Investigation into group problem-solving performance in video versus face-to-face meeting conditions indicated that no research had been conducted to determine if there is a significant difference in the ability of a group to solve a complex problem when employing these two media. Past research was also inconclusive as to whether subjects' initial attitudes toward these two media are significantly different from their attitudes toward these two media after experiencing them. / The purpose of this study was to review and synthesize past research on video teleconferencing; to measure quantitatively the effectiveness of participants using two-way video teleconferencing versus participants in face-to-face meetings involving a complex group problem-solving task; and to measure the attitudes of first-time users toward video teleconferencing and face-to-face meetings before and after their experiences with both media. / The primary hypotheses--stated in the null--were: (1) No significant difference will exist in the quality of a solution arrived at by participants using the two media (face-to-face and video) when a complex problem-solving task is used. (2) No significant difference between the attitudes of subjects toward using video teleconferencing and face-to-face meetings to solve a complex task will exist before and after contact with these two media. / Two complex group problem-solving tasks were used to measure group problem-solving ability in both media. An attitude questionnaire, developed by the researcher, was used to examine subjects' attitudes prior to and after experiencing both media. The subjects were 160 undergraduate communication and business students attending the Florida State University. / A pilot study was conducted to test the experimental procedures and instruments. The Cronbach Alpha Reliability Test and Kruskal-Wallis One-Way Anova were used for the pilot's data analysis. A Wilcoxon Matched Pairs Test was used to test for significance in the main study. / Analysis of the data showed that the performance in video was significantly better than in face-to-face and that subjects' attitudes did not significantly change from initial attitudes in favor of face-to-face over video. / Source: Dissertation Abstracts International, Volume: 44-07, Section: A, page: 1959. / Thesis (Ph.D.)--The Florida State University, 1983.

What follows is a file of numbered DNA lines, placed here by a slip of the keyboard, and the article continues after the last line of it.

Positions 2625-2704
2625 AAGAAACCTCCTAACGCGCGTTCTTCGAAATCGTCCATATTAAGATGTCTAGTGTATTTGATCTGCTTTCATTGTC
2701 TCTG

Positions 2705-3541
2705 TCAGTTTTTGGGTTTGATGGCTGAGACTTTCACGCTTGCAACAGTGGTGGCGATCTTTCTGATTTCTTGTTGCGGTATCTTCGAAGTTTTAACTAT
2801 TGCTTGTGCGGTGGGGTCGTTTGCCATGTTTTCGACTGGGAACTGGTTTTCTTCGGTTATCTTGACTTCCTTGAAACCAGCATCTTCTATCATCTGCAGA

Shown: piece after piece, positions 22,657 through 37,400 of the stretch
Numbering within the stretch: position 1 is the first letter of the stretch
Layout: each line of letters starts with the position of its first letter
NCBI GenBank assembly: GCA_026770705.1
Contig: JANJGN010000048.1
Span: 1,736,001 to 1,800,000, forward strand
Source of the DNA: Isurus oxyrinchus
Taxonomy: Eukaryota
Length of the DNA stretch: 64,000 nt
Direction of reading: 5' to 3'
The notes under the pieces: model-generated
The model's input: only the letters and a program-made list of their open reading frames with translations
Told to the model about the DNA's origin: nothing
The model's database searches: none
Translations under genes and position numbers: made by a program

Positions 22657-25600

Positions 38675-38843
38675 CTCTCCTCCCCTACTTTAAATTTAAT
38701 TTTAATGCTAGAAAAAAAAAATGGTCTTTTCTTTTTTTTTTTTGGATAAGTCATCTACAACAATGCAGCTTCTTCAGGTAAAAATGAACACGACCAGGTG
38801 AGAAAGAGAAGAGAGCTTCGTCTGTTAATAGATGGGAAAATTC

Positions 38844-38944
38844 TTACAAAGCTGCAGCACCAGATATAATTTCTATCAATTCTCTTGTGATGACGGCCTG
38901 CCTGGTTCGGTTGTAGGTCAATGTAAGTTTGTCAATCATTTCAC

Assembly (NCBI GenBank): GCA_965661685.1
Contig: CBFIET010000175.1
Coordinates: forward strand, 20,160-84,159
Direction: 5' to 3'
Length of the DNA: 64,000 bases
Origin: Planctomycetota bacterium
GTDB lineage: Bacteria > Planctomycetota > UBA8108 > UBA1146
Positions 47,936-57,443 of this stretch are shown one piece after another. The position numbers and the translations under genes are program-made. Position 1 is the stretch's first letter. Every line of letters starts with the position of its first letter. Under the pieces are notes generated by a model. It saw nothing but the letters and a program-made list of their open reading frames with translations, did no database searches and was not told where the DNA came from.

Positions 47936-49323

Unknown Date (has links)
A study of potential end users of online bibliographic searches was conducted in three parts at a product development location of a consumer products company. Part one was a survey of the population. Part two included collection and analysis of search data from a sample trained to conduct online bibliographic searches in either a one-day course or a two-hour seminar. Part three consisted of interviews with the sample at the close of the data collection phase. The survey data showed that interest in learning to search was associated with highest degree earned and type of previous exposure to online searching principles. The search data could not be analyzed for statistical significance of differences between the two types of training due to uneven search activity by subjects. Approximately half of the subjects trained did not conduct searches during the nine-month study, and of the searches obtained, more than half were conducted by only two subjects. Interview data revealed that availability of intermediaries and alternative resources, the perception that needed materials would not be available online, and difficulties in using computers and telecommunications software contributed to information users' decision not to conduct online bibliographic searches. Searchers considered convenience, time saved, and convincing others to support a decision as positive attributes of online searches. Concerns about frustration in use and missed information were viewed as negative attributes. Nonsearchers considered online searches conducted for them to have the positive attribute of convenience, and the negative attributes of time used and cost. Searchers and nonsearchers considered non-online sources to have positive attributes of convenience, time saved, relevance, and expertise, and negative attributes of information overload, time used, concerns about correctness and / frustration in use. This research may be used in management decision-making regarding feasible approaches to training end users to conduct their own searches, or to communicate with intermediary searchers. / Source: Dissertation Abstracts International, Volume: 48-02, Section: A, page: 0238. / Thesis (Ph.D.)--The Florida State University, 1987.


Unknown Date (has links)